And I knew that it was just like, okay, how can we introduce the collector market to this character? And so I came up with the idea of how I released the variant covers in stages rather than having them all in the initial solicit dump, so that I could hit over the course of a month and a half leading up to FOC just an increasing awareness of these covers. And then on top of that, you can see the way that I structured the incentives is that the higher incentive books are mostly appealed to just the collector base. And the lower-incentive books appeal to a broader comic space. Those are just cool comics artists who I love like our Bill Sienkiewicz cover is 1 in 25. Everyone loves Bill Sienkiewicz. I fucking love that cover.
But it’s just like the higher cover is Zu Orzu who is very popular right now in the collector market. And then the highest tier is basically me leaving the 1 in 100s are for the people who have been collecting my books in particular. Those are the homage covers to my previous titles. So it’s like if you have bought in and you have been collecting basically my whole library, here’s a special treat for you if you buy in, and these are going to be the rarest covers that exist for this thing. I’m not iterating on them. I’m not letting retailers do a virgin variant of any of them. Those will be the only iterations of those covers. I want to preserve how rare they are and make sure they’re special.
And then the other thing is just I reached out to Peach Momoko months and months and months ago to do one of these variants. And it’s just like, okay, this is going to be the FOC drop variant. And then it’s also like… And even though there was always a weird gap because it went from 1 in 50 to 1 in 100, but it was just like I wanted her just to be the 1 in 75. And part of that is anyone who wanted that cover had to redo all the math right on the last day. Suddenly, you have to ask yourself questions of where all of your numbers are then rather than just do a simple multiplier.
I also had an instinct very early on that the collector market would change on my own books. There are higher incentive variants on some of my Boom! stuff because I don’t have direct control over that. But I’ve never been comfortable going above 1 in 100. The thing that I like the 1 in 100 because basically if you order a retailer variant, which normally has a minimum order of 500, if you order a retailer variant of this book, that means you get five of the really rare cover. That’s the special treat you get, and that feels like the fair ask. Once you get up to the 1 in 500 covers, it’s like, “Am I really creating something that’s going to have that much inherent value?” Is the value going to go up?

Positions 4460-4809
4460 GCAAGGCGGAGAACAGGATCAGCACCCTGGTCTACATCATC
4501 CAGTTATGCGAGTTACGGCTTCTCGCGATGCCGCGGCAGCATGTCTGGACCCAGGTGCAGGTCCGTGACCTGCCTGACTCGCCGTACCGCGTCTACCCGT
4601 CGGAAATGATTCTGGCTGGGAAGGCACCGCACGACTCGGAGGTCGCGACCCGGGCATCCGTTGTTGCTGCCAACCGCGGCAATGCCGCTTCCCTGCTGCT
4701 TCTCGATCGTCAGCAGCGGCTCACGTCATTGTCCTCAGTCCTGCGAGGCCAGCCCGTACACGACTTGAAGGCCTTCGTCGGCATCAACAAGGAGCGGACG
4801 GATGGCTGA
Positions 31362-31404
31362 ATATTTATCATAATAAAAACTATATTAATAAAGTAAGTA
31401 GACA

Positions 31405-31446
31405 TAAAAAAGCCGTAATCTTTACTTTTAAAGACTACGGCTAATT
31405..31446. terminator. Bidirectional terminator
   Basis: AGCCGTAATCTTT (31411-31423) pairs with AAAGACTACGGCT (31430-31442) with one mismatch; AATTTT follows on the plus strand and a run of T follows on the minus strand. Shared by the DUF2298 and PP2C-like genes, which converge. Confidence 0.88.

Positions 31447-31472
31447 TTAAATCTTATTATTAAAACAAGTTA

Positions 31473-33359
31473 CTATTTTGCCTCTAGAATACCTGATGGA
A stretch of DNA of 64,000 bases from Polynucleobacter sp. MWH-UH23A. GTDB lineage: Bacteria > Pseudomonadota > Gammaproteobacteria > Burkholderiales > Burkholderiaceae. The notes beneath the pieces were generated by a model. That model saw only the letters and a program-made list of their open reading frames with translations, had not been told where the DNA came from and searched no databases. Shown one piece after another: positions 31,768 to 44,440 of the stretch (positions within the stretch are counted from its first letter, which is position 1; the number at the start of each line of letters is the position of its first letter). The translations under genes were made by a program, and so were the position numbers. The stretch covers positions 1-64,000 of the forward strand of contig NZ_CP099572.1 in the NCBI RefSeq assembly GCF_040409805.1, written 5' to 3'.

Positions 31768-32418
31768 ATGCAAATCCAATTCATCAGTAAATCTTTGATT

Because essentially, the internal math you can do in your head as an incentive… like 1 in 100, you should be able to sell for $100. Like 1 in 75, you should be able to sell for $75. That’s a useful metric to keep in your head. W0rldtr33 is something that we already have media interest. We already have… And a lot of my stuff is moving in media and all of that. The idea that one of my books is going to increase in value is not crazy. But I wanted to contain it, and I wanted to appeal to that group. And basically, our whole cover plan for the first five issues is built on appealing to that group.
Well, I want to talk about the other part of the comic which is the inside of the comic for a little bit. W0rldtr33 is your new Image comic series with artist Fernando Blanco, colorist Jordie Bellaire, letter Aditya Bidikar. And I have a lot of thoughts about it, and I want to talk about it. But before we go into that, here’s the solicit for the first issue so everyone knows what we’re talking about.
“In 1999, Gabriel and his friends discovered the Undernet, a secret architecture to the Internet. They charted their exploration on a message board called W0rldtr33. Then they lost control. Someone broke into W0rldtr33, someone who welcomed the violent hold that Undernet had on them. At great personal cost, Gabriel and the others thought they had sealed the Undernet away for good. They were wrong. And now they will know the meaning of PH34R.”